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HIPAA privacy rule fails to adequately protect patient privacy and hampers health research

WASHINGTON -- The Health Insurance Portability and Accountability Act (HIPAA) Privacy Rule does not adequately protect the privacy of people's personal health information and hinders important health research discoveries, concludes a new report from the Institute of Medicine.

Congress should authorize the development of an entirely new approach to protecting personal health information in research, separate from the HIPAA Privacy Rule, said the committee that wrote the report. This new approach should apply privacy, data security, and accountability standards uniformly to information used in all health-related research regardless of who funds or conducts the research.

If policymakers decide to continue relying on the current rule to protect privacy in health research, the committee recommends a series of changes to improve the rule and the guidance that the U.S. Department of Health and Human Services (HHS) gives on how to comply with it.

In addition, the report urges all institutions conducting health research to strengthen their data protection. Security breaches are a growing problem for health information databases. Among the measures that should be taken, encryption should be required for all laptops, flash drives, and other portable media containing such data given the potential for these items to be lost or stolen.

The committee's recommendations recognize the valuable societal benefits that both ethically conducted health research and privacy protections provide. Without such research, society would lose the benefit of new therapies, improved diagnostics, and more effective ways to prevent illness and deliver care. Privacy helps protect individuals from harm, such as discrimination and identity theft, and permits research and public health activities to be carried out in ways that preserve their dignity.

"We believe there is synergy between the goals of safeguarding privacy and enhancing health research and that it is critically important to our nation's health to strengthen privacy protections and still facilitate research," said committee chair Lawrence O. Gostin, professor of law and director, O'Neill Institute for National and Global Health Law, Georgetown University Law Center, Washington, D.C. "Our recommendations aim to boost regulations and practices that effectively protect personally identifiable health information, while changing provisions of the HIPAA Privacy Rule or its interpretations that have proved to be ineffective."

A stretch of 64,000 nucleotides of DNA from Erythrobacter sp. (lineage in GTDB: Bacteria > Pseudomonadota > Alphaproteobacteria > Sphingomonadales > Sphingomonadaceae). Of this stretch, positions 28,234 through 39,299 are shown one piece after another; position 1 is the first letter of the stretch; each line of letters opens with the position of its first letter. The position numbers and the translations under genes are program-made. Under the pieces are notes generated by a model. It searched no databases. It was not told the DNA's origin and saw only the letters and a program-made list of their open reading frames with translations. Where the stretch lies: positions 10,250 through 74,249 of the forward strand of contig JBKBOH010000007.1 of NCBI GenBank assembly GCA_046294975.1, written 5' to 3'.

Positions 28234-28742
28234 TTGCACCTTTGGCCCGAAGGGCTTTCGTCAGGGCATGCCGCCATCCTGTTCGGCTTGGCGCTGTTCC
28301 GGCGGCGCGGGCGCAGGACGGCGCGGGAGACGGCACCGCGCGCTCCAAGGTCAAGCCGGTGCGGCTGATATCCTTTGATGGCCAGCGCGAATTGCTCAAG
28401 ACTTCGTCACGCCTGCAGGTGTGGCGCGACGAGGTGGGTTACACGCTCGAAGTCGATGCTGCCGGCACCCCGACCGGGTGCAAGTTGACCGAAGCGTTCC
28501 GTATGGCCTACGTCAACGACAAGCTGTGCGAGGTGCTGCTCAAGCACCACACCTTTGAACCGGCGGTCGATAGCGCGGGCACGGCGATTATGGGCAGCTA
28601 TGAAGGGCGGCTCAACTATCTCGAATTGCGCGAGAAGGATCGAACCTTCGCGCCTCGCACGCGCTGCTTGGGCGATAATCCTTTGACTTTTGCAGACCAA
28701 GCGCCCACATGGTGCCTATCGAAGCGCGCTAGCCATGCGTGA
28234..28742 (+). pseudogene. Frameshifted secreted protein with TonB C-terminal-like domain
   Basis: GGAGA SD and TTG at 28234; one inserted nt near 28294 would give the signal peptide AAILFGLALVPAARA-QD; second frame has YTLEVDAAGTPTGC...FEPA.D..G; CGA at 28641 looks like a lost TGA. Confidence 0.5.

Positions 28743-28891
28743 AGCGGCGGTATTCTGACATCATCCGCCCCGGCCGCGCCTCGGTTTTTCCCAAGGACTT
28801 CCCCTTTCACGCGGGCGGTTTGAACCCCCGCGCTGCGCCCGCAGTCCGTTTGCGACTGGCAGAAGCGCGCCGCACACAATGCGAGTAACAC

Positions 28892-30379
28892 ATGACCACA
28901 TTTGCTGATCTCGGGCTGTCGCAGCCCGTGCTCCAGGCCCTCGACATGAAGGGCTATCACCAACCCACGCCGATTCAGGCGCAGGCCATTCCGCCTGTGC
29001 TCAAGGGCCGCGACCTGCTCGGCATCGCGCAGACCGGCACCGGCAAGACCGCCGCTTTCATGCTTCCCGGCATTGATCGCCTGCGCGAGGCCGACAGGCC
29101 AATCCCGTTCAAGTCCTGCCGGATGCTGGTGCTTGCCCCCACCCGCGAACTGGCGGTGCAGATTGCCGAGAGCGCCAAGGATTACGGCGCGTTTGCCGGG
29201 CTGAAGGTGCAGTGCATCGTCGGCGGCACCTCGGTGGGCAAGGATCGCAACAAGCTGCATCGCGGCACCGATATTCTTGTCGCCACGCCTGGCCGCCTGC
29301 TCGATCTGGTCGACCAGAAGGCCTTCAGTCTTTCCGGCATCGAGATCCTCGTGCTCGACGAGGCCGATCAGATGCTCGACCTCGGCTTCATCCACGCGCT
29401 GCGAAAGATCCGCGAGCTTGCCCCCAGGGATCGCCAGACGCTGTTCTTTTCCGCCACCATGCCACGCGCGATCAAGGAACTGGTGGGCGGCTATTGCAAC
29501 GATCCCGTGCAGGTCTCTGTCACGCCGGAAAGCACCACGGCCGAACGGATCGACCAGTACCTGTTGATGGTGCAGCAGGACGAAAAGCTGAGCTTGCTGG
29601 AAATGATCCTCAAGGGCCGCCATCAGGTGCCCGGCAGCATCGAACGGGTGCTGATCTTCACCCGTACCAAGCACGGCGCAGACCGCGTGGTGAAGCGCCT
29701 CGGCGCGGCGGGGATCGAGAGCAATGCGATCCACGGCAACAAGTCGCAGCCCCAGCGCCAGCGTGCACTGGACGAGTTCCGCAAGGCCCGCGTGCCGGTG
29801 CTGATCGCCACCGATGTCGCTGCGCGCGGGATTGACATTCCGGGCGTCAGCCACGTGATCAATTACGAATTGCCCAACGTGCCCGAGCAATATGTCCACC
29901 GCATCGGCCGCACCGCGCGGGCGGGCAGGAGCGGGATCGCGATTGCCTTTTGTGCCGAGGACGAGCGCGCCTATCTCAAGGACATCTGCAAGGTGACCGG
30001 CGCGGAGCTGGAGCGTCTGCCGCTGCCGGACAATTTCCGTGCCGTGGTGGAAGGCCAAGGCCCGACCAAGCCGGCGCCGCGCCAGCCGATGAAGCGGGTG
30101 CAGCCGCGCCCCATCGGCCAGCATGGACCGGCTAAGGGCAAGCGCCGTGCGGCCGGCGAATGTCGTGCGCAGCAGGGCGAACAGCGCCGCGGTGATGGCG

The HIPAA Privacy Rule regulates what uses and disclosures of personally identifiable health information are permitted by health plans, health care providers, and other entities covered by the regulation. The goal is to ensure that individuals' health information is properly protected while allowing the flow of data needed to promote high-quality health care and health-related research.

However, the HIPAA Privacy Rule is difficult to reconcile with other federal regulations governing research involving people and their personally identifiable information. Moreover, organizations that collect and use health data vary greatly in how they interpret and follow the rule, and the rule does not apply uniformly to all health research. The committee's review of published reports, testimony from patient and privacy advocates and the health research community, and other sources of information led it to conclude that the way the rule is currently interpreted does not adequately protect privacy and impedes important health research.

HHS and other federal agencies should develop a new approach to regulation that focuses on best practices in privacy, security, and transparency, the report says. The new framework should facilitate use of health data in which personally identifiable information is removed and should provide legal sanctions against unauthorized re-identification of individuals. It should provide ethical oversight of research in which use of personally identifiable information without individual consent is necessary. This oversight could be accomplished by local ethical review boards that assess proposed projects on a case-by-case basis, or institutions could be certified at the federal level to carry out this kind of research, having proved they have policies and practices in place to protect data privacy and ensure security.

If the current HIPAA Privacy Rule continues to be the means for safeguarding privacy in health-related research, the committee recommended several ways to revise the rule and its guidance on compliance. For example, HHS should make it clear that people can grant permission in advance that samples or data collected from them for one research project can be used in future research. And the agency should simplify and clarify the criteria for making decisions about waiving requirements to obtain permission from every patient whose personal health information will be used in study.


Contact: Christine Stencel
National Academy of Sciences

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